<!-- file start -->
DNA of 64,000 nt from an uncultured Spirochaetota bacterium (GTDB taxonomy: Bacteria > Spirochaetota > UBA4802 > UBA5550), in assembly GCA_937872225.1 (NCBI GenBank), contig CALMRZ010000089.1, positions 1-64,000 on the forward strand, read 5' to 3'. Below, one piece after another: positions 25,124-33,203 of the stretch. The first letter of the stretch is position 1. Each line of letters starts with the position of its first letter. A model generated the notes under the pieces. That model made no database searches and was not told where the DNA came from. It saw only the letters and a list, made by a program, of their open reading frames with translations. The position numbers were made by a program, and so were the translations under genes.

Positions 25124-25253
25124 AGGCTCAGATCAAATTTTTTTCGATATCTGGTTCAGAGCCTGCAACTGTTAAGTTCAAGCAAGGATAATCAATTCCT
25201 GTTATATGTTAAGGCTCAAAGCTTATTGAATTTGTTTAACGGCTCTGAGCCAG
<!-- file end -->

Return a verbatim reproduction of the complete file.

DNA of 64,000 nt from an uncultured Spirochaetota bacterium (GTDB taxonomy: Bacteria > Spirochaetota > UBA4802 > UBA5550), in assembly GCA_937872225.1 (NCBI GenBank), contig CALMRZ010000089.1, positions 1-64,000 on the forward strand, read 5' to 3'. Below, one piece after another: positions 25,124-33,203 of the stretch. The first letter of the stretch is position 1. Each line of letters starts with the position of its first letter. A model generated the notes under the pieces. That model made no database searches and was not told where the DNA came from. It saw only the letters and a list, made by a program, of their open reading frames with translations. The position numbers were made by a program, and so were the translations under genes.

Positions 25124-25253
25124 AGGCTCAGATCAAATTTTTTTCGATATCTGGTTCAGAGCCTGCAACTGTTAAGTTCAAGCAAGGATAATCAATTCCT
25201 GTTATATGTTAAGGCTCAAAGCTTATTGAATTTGTTTAACGGCTCTGAGCCAG